Discussion in 'Audio Hardware' started by SKATTERBRANE, Mar 18, 2018.
Are you including the modern floorstanders in that statement as well ?
I like rock music foremost. However on my Fortes jazz and classical sound great. And even Led Zeppelin sounds great at moderate to low levels. "Klipsch, not just for troglodytes anymore."
My only experience with Klipsch speakers is the Heresys that I have had for 30 years. They are great Rock speakers. Would love a pair of Cornwalls.
Modern Klipsch floorstanders are rock-oriented too but are versatile speakers. Glad you enjoy your Heresys. I don't doubt they rock, for they're Klipsch !
That's too bad. I guess there's a good reason why Belles don't get a lot of talk or universal accolades like K-Horns & Cornies always do. You live. You learn. Next toy!
And you can pry my Crites hot-rodded Chorus IIs and Cornwall IIs outta my cold, dead hands. I'm done and done looking for new loudspeakers.
I am blown away by my Cornwalls every damn time I listen to them!
I went from an upgraded KLF-20 pair to KI-396-SMA-II and it was a huge jump.
I have heard Cornwalls and they sound great. I have owned Belle Klipsch(brand new...1996...$3500) and they were the worst speakers that I have ever heard. I hated them. I owned 2 pairs of KG4's which I enjoyed. I bought my brother a pair of new Forte's for his 60th birthday and he loves them. The Belles were made for center channel use originally. They were never meant to have strong bass and may have very well been 'voiced' for center channel use.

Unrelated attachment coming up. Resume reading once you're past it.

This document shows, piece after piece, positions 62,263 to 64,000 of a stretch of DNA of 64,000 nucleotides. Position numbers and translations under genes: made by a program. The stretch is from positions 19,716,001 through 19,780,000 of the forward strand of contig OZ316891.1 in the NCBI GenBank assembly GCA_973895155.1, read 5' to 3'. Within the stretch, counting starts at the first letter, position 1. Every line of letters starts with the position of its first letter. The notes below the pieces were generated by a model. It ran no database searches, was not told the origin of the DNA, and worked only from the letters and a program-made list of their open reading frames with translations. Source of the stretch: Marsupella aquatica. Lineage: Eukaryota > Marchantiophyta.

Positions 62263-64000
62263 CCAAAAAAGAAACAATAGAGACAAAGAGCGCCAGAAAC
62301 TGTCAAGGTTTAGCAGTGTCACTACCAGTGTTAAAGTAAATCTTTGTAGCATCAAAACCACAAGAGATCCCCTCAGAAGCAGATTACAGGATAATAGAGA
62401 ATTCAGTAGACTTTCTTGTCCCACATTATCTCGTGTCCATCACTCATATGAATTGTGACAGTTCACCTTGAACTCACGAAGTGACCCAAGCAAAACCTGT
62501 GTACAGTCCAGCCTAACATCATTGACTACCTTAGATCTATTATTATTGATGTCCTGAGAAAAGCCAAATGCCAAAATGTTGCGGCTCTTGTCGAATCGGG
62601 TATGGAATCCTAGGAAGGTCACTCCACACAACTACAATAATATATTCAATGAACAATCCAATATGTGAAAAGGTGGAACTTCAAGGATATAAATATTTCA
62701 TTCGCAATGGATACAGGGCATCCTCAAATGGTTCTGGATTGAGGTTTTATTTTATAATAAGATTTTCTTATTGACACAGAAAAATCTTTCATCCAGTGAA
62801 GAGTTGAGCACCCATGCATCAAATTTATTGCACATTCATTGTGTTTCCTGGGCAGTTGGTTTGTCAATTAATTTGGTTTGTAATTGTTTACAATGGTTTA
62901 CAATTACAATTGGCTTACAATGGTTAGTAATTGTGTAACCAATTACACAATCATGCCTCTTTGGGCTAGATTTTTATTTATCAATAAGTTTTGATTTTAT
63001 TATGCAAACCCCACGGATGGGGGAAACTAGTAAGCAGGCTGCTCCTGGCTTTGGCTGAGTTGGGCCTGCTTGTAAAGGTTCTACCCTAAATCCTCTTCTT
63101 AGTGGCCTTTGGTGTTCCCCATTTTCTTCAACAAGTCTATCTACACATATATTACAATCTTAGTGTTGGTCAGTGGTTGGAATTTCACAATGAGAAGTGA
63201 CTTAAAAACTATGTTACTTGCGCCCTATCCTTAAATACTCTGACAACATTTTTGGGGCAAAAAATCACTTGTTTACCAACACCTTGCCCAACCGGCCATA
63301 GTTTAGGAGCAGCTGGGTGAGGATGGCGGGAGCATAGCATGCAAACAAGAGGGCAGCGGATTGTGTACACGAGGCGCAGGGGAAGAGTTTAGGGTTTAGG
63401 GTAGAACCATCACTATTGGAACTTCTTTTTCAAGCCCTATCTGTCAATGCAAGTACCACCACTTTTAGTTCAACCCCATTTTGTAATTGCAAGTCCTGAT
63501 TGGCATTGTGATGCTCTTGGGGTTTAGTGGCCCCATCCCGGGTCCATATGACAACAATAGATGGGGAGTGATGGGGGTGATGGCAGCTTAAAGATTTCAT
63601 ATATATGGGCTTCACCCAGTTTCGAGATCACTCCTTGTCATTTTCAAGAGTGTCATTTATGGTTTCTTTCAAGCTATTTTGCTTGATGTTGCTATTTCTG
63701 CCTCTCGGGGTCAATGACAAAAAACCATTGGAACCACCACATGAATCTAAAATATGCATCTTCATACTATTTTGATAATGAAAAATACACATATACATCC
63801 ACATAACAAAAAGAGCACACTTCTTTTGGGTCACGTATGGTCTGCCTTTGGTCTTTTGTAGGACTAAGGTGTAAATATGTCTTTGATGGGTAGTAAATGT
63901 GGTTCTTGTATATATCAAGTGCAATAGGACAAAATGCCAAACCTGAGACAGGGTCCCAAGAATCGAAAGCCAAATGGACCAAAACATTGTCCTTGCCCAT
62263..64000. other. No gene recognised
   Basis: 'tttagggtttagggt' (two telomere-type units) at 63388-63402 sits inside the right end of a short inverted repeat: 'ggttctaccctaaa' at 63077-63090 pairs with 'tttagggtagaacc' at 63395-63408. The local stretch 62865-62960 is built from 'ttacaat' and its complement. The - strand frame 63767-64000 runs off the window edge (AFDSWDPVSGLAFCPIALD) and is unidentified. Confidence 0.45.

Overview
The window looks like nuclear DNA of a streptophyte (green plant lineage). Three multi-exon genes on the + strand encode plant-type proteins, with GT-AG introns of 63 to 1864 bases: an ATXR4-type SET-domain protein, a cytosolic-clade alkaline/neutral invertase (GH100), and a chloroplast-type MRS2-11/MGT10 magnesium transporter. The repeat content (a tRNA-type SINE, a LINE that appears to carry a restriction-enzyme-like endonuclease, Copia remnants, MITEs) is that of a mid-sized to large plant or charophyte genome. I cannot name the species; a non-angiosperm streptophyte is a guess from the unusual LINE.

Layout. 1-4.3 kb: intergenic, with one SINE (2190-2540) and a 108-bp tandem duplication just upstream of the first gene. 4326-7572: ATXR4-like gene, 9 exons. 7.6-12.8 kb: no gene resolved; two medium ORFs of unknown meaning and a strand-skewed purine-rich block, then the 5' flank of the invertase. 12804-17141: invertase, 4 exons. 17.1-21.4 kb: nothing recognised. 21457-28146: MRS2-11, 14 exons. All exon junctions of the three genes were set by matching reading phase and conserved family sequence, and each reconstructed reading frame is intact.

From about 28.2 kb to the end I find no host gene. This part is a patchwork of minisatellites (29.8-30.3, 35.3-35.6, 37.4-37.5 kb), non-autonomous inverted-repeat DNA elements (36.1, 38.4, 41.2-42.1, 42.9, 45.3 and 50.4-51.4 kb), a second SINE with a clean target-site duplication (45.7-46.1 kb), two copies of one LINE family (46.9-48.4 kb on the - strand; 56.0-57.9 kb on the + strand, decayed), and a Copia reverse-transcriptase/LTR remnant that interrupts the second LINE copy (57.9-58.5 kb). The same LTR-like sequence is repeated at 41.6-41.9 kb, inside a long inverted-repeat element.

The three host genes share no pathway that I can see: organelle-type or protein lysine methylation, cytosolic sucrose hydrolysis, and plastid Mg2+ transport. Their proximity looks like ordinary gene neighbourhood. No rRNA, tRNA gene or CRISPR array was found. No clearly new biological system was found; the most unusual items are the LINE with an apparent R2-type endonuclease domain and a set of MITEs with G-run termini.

I felt similar when I bought the LaScalas, they had a “thin” sound to them. I exchanged them and purchased new Klipschorns and was amazed how much smoother and better they sounded across the frequency band with a far superior bottom end. I wouldn’t change them unless I had to.
It is worthy of noting that the horns and drivers are exactly the same components as are in the larger K-horns.
But, as you say, the sound is completely different.
Sum product of great design and application I guess.
True, but all the components that are used in the La Scala's were originally designed for the K-horns.
Putting them in the La Scala cabinet was an afterthought for a portable P.A. application. NOT home stereo use!
The bass horns of the Belles and LaScala's are much shorter than those of the Klipschorns which with corner placement use the walls as extensions of the bass horn. Also, the Belles have a shorter midrange horn than the other two models.
Well I solved my problem. I now have ProAc Response D2 speakers which mate quite well with my ENTEC SW-1 subwoofers. Oh what a relief it is. Sound is so holographic one could virtually walk among the individual performers in the recording. There is detail without fatigue, or should I say without PAIN.
And what is even better, I don't have to try a long list of amps, preamps, cables, sources, or fiddle and fret about placement and endure all the apologetics. They just sound AWESOME with just simple setup and a variety of electronics that I have lying around.
If OP recapped crossovers and put in new mid and tweeter drivers, then they're not really the same speakers as original model, are they? They'd be completely different than an original Belle. They're not really Belles anymore, right? Is that way they didn't sound very good?
Well the mods slightly improved the Belles, but NOTHING could get rid of the resonance problem. It is the bass bin that is the culprit.
Yes and no. Crites mods aren’t making them fundamentally different.
I have read that the new La Scala II speakers address the bass bin resonance inherent in the older La Scala, Belle and K-Horn. I wish I could audition a pair.
I think you are still better off with the Cornwall's or the Forte's.
La Scalla's are just not the right design for home speakers, the Cornwall's and Forte's are.
I have been running Forte Is. But I wanted to experiment with bi-amping so I put my Heresy IIIs in the system just today:
Here are my Forte I:
Separate names with a comma.